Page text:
In Defense of the Deficit

In the last few weeks, the dreaded “d” word (deficit) has reared its ugly head in a variety of news stories. The Ontario economy, ravaged by its flagging manufacturing sector looks to be about $500M in the red. With the turmoil in the financial sector, the overall Canadian economy appears headed towards recession, which could also spell budget shortfalls for the federal government. The public perception on deficits is decidedly negative- most think they should be avoided at all costs (see this common opinion into today’s G&M). In the last election, this perception led all major parties to run on the promise of a balanced budget. Near the end of the campaign, Stephen Harper even commented outright that his party would not run a deficit. This kind of talk is dangerous.

Running a deficit in times of recession is not an unreasonable policy.  During a recession, both businesses and individuals make and spend less money, leading to shrinkage in the economy and smaller tax collections by the government. The ability to spend money is one of the few fiscal policy tools that a government has to fill the spending gap caused by the recession. Thus, in order to spur economic activity, we need our governments to spend money (on infrastructure, on health care, on education, etc)- not cut spending just to balance the books. Harper needs to rethink this ill-conceived campaign promise to balance the budget, which could worsen the state of our economy. If he insists on pandering to public opinion, he should look first at getting rid of his “targeted tax breaks” (read: bribes) before cutting spending- for more on this, see Jeffrey Simpson’s column. However, he should avoid raising taxes or interest rates to try to make up the short fall- both would further discourage investment in the economy.

(On another note, I’d argue that large government surpluses aren’t actually a good policy. Surpluses are usually the result of strategic “budget padding”- when the budget overemphasizes expenses and underestimates revenue sources. In this scenario the government should either lower taxes or spend the money on something useful.)

Bottom line: Deficits are not bad. In fact, in times of recession, they may be necessary.

The Power of Networks: a Brief Primer

Over the summer, I developed a strong interest in examining the impact of technology on our society. The Internet is a particularly poignant example of one such transformative technology. Even to the least tech savvy, its benefits are enormous. Among other things, the Internet gives us unlimited access to information (Google), allows us to communicate over great distances with minimal effort (email) and even provides us with channels to express our many opinions (blogs).

In the Wealth of Networks (full review to come), Benkler explains the internet’s transformative power using economics terms. He asserts that the Internet has empowered individuals by facilitating collaboration and creating a powerful “networked information economy.” Essentially, the magic of the Internet lies in its ability to connect disparate individuals- a collective can create something much larger than any individual could. By providing a medium for collaboration, information technology essentially increases the value of an individual’s output. This is the power of networks.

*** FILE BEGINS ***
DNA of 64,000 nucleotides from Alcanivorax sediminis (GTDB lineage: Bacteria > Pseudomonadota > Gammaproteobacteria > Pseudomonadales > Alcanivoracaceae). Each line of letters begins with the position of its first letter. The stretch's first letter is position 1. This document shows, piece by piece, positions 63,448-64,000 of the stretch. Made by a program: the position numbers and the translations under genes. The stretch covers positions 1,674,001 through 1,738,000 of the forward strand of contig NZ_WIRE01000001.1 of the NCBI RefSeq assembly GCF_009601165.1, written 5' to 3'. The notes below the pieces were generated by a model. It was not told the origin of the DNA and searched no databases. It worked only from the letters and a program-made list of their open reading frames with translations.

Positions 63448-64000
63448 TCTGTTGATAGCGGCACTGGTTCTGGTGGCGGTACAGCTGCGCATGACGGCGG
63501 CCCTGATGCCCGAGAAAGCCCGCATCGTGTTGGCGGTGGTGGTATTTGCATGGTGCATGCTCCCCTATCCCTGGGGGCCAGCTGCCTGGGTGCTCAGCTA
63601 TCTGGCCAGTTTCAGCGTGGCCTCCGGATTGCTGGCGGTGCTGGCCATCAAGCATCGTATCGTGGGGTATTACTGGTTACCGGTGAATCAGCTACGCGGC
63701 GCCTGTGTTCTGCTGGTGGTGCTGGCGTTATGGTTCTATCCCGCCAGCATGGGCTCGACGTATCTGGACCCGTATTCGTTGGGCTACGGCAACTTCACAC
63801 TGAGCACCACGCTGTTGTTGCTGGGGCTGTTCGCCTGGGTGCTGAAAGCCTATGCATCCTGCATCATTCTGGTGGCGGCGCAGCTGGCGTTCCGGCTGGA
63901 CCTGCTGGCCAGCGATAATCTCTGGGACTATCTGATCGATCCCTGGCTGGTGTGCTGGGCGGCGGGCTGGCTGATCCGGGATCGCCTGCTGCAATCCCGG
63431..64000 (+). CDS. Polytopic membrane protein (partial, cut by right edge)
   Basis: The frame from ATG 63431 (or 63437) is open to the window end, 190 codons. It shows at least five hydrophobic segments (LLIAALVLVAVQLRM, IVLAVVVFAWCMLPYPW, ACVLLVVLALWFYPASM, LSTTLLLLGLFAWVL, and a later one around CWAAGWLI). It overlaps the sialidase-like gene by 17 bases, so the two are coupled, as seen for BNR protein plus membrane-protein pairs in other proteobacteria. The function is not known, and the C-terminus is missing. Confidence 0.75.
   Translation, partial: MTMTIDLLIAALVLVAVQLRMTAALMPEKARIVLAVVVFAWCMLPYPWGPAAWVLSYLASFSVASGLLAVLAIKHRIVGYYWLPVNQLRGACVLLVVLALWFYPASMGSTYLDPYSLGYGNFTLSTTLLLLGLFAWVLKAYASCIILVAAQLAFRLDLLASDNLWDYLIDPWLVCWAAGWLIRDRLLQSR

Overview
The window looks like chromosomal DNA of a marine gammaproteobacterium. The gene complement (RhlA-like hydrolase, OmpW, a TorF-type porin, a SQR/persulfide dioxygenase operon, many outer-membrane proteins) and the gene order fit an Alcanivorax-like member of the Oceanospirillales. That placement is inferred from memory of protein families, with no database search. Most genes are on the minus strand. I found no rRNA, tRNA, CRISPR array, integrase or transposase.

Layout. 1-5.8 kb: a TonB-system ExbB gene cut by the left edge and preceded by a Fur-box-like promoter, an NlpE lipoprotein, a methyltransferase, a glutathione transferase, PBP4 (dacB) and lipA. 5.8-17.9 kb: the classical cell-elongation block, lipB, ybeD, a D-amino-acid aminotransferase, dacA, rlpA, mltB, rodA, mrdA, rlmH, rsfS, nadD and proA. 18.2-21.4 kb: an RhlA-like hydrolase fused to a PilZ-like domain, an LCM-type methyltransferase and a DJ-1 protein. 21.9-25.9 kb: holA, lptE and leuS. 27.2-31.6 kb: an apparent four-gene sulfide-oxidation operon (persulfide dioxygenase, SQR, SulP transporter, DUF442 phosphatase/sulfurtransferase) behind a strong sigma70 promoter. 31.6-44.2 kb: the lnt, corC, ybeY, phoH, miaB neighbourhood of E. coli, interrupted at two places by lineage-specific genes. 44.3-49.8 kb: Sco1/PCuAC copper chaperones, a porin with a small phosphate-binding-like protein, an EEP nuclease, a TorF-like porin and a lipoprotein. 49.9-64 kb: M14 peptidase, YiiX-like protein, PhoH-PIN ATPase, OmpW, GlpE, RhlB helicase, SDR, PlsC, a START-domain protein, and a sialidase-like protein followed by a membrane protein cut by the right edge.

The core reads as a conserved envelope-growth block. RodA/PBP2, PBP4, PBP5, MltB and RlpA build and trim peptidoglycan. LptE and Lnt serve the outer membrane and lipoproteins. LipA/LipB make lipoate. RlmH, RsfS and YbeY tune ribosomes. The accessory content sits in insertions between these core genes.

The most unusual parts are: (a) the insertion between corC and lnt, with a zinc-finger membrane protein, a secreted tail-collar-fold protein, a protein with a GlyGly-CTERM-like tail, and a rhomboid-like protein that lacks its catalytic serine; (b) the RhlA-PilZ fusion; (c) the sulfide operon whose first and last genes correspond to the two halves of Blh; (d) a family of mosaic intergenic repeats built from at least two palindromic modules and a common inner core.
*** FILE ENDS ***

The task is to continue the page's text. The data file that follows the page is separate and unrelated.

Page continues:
The net is littered with countless examples of this phenomenon. Wikipedia, an online encyclopedia run by volunteers, has turned its traditional counterparts (e.g. Encyclopedia Britannica) into expensive paper weights. Linux, an open-source operating system designed by programmers in their spare time, is a legitimate alternative to Microsoft’s corporate behemoth, Windows. Obama’s wildly successful presidential fund raising campaign relies on millions of dollars of individual donations rather than corporate or public funding. Political blogs and hundreds of independent online media sources are challenging and revolutionizing traditional journalistic mediums.

In my opinion, the most exciting applications of these ideas are still to come. The ability to harness the power of networks has yet to be fully explored (or exploited) by the private or public sectors. The world of public policy, in particular, is long overdue for some innovation. The Internet is probably one of the best champions of democracy- having essentially democratized the market for information… more on this later

One more thing before I end this post: new developments in the regulatory environment for the Internet (particularly intellectual property law) may threaten the network information economy. These laws restrict the flow of information, which is critical for any network to survive.  The “open everything” movement is the brainchild of proponents of the the freedom of information and its ability to create power innovation. Look no further for a worthy cause…

Interested in reading more? Try:

1) Benkler’s book available for free here. Lawrence Lessig is another authority on the topic worth checking out.

2) Economics of Sharing, Economist, Feb. 3rd 2005. (Short and sweet)

3) James Surowiecki’s Wisdom of Crowds (Explains why a crowd might actually be better than an “expert.”)